McClary also suggests using this time to see what private lenders offer for refinancing so you know your options when the payment pause ends. If you pay your loans down substantially from now through September, you might have a small enough balance left over that refinancing could benefit you at that time.

"It may be a good time to see what a more competitive interest rate could do to save you money while taking pressure off of your budget," McClary says. "Even if you don't act now...it never hurts to compare what you have to what is available in the marketplace."

Note that when you refinance with a private lender, you opt out of federal protections. These protections include the ability to qualify for income-based repayment plans, economic hardship forbearance and possible federal loan forgiveness.

"Zero interest on a federal loan is the lowest interest rate borrowers can get," Kantrowitz says. "There's no compelling reason to refinance a federal loan that is eligible for the payment pause and interest waiver into a private student loan until the payment pause and interest waiver expires."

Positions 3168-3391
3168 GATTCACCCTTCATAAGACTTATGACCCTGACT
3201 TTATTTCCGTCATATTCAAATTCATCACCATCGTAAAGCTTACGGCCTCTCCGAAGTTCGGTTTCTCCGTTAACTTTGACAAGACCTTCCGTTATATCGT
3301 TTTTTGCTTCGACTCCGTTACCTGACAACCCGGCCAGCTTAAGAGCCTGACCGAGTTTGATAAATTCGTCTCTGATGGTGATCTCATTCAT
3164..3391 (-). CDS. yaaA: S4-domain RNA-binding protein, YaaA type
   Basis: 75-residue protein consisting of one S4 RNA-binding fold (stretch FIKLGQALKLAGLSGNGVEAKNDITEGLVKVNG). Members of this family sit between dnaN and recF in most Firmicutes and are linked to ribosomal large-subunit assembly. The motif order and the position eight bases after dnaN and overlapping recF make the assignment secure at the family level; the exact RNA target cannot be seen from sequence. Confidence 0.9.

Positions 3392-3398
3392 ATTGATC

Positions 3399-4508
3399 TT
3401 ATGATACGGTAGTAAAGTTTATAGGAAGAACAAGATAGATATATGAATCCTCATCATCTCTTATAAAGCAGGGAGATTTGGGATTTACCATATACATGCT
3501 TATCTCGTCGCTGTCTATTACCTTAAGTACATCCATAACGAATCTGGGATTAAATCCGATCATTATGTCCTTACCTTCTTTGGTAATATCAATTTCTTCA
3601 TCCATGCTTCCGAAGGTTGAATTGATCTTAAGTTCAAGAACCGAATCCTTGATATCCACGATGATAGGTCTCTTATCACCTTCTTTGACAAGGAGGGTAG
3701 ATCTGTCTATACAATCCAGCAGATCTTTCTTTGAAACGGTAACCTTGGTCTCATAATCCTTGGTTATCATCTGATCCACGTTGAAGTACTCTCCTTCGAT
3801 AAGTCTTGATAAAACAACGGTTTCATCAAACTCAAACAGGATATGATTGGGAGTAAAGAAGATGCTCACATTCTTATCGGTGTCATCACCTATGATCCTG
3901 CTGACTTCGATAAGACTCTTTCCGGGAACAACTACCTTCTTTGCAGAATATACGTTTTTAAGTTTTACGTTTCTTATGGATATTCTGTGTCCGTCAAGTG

Bottom line

If you are still financially struggling from the economic fallout of the pandemic, use these next eight months to take care of higher-priority bills or your more expensive debt, like outstanding credit card balances.

Though the postponement period on federal student loans has been extended, nothing can be certain beyond the Sep. 30, 2021, date, notes Hornsby. Payments will resume at some point in the not-too-far-off future, and it's likely that student loan borrowers will have to start repayments again Oct. 1, 2021.

"The majority of borrowers need to just enjoy the increased savings or extra payments on other types of debt, and be ready to start making payments again in Q4 of 2021," Hornsby says.

Catch up on Select's in-depth coverage of personal financetech and toolswellness and more, and follow us on FacebookInstagram and Twitter to stay up to date.

Editorial Note: Opinions, analyses, reviews or recommendations expressed in this article are those of the Select editorial staff’s alone, and have not been reviewed, approved or otherwise endorsed by any third party.